Tonight she had dispensed with the usual preamble of an argument and went direct to “I want a divorce” as soon as he passed the threshold. Tonight he had had enough; he could fight it no longer. He bowed to the inevitable. The little voice told him she doesn’t want you anymore, you can do no more to please her. His own voice said “Ok you can have your divorce”.

Sometimes you just have to let go…

It had been a year since his divorce, in that year he realised the world had altered. Completely bemused by the change in British womanhood and being totally invisible to them, he had succumbed to advice and took a holiday in Thailand in November 2003. It restored his spirit and probably saved his sanity, it also began a compulsion with the Thailand scene and he made nine visits in the subsequent five years. These Siamese sojourns became the only source of female affection and attention he received. A sex tourist was born.

His body lived in England but his mind and spirit had taken permanent residence on the Sukhumvit road. What had begun as an innocent curiosity had become an unhealthy infatuation of monumental proportions. When he turned on his computer to access his email, 8 out of 10 of the daily items of correspondence were from Thailand. Of the 8 Internet sites bookmarked as favourites, 6 were Thailand related and the only dating site he subscribed to was ThaiLoveLinks. His larder was full of Thai food and a bottle of Nam Pla the most used condiment in his kitchen. His bookcase contained the writings of Stephen Leather, Jake Needham, John Burdett, Dean Barrett and Christopher Moore.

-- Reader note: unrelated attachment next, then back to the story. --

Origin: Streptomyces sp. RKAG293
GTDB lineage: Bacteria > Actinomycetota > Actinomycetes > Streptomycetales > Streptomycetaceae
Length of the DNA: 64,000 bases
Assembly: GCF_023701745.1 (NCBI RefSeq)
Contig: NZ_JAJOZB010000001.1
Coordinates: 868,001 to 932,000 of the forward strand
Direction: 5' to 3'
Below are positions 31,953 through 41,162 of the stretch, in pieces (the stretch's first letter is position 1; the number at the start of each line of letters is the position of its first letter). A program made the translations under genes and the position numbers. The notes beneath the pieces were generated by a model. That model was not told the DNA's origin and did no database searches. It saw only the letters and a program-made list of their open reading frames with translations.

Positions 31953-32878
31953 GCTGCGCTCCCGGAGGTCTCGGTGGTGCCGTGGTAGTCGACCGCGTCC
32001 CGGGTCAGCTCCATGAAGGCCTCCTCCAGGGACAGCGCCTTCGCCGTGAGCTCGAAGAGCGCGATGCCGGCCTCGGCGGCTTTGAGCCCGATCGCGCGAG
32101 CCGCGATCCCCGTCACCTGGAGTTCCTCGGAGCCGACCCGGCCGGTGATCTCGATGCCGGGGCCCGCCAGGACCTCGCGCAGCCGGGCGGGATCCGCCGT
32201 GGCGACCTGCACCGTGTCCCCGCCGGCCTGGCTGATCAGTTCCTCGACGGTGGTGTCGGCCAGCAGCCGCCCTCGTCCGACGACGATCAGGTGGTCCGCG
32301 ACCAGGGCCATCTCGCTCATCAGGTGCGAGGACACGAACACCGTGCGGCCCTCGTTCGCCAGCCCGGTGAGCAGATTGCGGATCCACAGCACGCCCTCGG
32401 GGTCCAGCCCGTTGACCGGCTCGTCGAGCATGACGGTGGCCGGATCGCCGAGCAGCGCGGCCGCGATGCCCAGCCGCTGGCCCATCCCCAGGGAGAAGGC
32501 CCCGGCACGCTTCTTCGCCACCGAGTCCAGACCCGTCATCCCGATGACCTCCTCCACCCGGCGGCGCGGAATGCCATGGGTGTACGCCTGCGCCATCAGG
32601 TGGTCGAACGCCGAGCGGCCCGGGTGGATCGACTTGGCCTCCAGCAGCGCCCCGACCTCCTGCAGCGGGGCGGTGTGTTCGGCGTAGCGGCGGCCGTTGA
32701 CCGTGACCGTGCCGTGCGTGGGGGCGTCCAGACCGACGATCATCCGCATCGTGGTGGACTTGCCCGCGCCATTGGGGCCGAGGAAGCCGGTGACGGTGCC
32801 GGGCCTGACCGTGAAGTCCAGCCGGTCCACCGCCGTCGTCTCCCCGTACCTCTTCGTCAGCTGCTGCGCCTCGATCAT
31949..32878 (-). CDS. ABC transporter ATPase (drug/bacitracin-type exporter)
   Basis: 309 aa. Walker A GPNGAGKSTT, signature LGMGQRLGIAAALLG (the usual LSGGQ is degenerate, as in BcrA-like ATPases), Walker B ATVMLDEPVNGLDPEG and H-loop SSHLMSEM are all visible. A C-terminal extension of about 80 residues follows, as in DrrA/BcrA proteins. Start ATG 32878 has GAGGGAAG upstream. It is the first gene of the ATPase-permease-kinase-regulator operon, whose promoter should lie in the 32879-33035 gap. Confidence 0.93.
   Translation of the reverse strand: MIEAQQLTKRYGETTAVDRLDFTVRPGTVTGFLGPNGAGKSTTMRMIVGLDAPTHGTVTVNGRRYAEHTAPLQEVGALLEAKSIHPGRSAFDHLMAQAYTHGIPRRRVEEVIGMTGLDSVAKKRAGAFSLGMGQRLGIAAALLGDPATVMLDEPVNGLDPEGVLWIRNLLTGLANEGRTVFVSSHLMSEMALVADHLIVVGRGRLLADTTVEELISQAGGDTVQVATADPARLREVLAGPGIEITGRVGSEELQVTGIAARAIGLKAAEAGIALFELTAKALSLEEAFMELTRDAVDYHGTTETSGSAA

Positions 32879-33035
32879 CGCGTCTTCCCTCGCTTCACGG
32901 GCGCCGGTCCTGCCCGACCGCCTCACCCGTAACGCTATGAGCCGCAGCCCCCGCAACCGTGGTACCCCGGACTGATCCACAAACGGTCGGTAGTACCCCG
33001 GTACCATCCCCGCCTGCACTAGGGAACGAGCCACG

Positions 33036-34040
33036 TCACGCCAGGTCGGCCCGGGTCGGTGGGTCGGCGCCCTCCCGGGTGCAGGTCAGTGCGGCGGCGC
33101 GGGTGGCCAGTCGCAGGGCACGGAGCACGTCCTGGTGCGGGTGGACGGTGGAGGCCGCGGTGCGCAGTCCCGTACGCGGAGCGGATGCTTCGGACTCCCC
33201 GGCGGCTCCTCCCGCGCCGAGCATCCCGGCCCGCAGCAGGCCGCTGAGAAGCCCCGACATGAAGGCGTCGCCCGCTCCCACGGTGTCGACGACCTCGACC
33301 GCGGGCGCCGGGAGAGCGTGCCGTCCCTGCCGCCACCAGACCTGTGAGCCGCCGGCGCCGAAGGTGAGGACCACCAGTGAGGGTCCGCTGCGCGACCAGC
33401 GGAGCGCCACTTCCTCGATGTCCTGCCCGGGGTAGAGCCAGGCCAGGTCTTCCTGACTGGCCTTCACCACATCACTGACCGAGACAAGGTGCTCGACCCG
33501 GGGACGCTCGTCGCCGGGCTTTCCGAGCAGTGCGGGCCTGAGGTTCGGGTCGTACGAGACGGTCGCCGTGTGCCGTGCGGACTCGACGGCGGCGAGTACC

He checked Stickman every day, read most of the submissions and exchanged correspondence with some of the authors. Thailand and those enchanting Thai women was the only topic of conversation that commanded his attention or interest. He felt he was wasting precious time living in the UK. Every moment not spent in the kingdom in the arms of a soft skinned beauty was valuable time lost. Christopher Moore referred to the infatuation with the Sukhumvit bar scene as the “Sickness”. Korski’s contention that it was a clinical condition was probably nearer the mark.

Martyn had recently lost out on a lucrative new job because of his reluctance to compromise on holiday arrangements. His aspiration to make three or more visits a year to the kingdom was becoming a serious impediment. Old friends shunned his company, drunks and dogs avoided him in the street. The little voice in his head told him this obsession was affecting his life. He had become a Bangkok bore. It was time to return some balance in his existence.

Sometimes you just have to let go…

The year had started fine and the company was doing well. He had been with them almost three years, his position was secure and he had just pocketed a nice bonus. For the first time in the six years since his divorce, Martyn finally felt optimistic about the future. He had married the Thai lady he had spent five years developing a relationship with and bought her to the UK.

The initial months were idyllic, maybe the happiest of his life. He had furnished a pleasant apartment which she loved. She settled quickly and was made welcome by everyone in his family and wide circle of friends. She charmed everyone she met. He felt great pride in her and his heart would sing every time he looked at her. The first few months in the UK together were wonderful.

Then Recession; the fifth horseman of the apocalypse descended on the land and Martyn lost his job. This provoked an admission from his wife that she had very big debts in Thailand and desperately needed an alternative income. Within a few weeks she informed him she was leaving to work in London. He was not there to see her go.